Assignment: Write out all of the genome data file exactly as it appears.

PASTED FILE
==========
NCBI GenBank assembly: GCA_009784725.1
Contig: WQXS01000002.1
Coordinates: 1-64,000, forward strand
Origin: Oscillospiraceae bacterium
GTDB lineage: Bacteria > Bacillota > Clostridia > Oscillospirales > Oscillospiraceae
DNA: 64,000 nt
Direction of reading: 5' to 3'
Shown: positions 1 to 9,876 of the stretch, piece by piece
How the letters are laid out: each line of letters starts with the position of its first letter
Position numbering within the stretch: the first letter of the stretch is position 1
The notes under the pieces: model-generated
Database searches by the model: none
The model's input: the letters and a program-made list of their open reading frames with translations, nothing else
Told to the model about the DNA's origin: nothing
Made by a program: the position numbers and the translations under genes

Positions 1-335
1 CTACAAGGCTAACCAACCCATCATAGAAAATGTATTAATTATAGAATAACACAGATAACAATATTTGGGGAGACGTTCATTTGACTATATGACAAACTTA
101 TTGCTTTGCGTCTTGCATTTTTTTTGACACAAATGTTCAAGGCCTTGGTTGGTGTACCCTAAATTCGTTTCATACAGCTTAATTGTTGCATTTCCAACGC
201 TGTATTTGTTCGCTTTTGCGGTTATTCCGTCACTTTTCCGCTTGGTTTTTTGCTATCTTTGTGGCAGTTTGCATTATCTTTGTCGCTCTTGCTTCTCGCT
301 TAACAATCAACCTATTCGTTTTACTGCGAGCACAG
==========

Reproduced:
NCBI GenBank assembly: GCA_009784725.1
Contig: WQXS01000002.1
Coordinates: 1-64,000, forward strand
Origin: Oscillospiraceae bacterium
GTDB lineage: Bacteria > Bacillota > Clostridia > Oscillospirales > Oscillospiraceae
DNA: 64,000 nt
Direction of reading: 5' to 3'
Shown: positions 1 to 9,876 of the stretch, piece by piece
How the letters are laid out: each line of letters starts with the position of its first letter
Position numbering within the stretch: the first letter of the stretch is position 1
The notes under the pieces: model-generated
Database searches by the model: none
The model's input: the letters and a program-made list of their open reading frames with translations, nothing else
Told to the model about the DNA's origin: nothing
Made by a program: the position numbers and the translations under genes

Positions 1-335
1 CTACAAGGCTAACCAACCCATCATAGAAAATGTATTAATTATAGAATAACACAGATAACAATATTTGGGGAGACGTTCATTTGACTATATGACAAACTTA
101 TTGCTTTGCGTCTTGCATTTTTTTTGACACAAATGTTCAAGGCCTTGGTTGGTGTACCCTAAATTCGTTTCATACAGCTTAATTGTTGCATTTCCAACGC
201 TGTATTTGTTCGCTTTTGCGGTTATTCCGTCACTTTTCCGCTTGGTTTTTTGCTATCTTTGTGGCAGTTTGCATTATCTTTGTCGCTCTTGCTTCTCGCT
301 TAACAATCAACCTATTCGTTTTACTGCGAGCACAG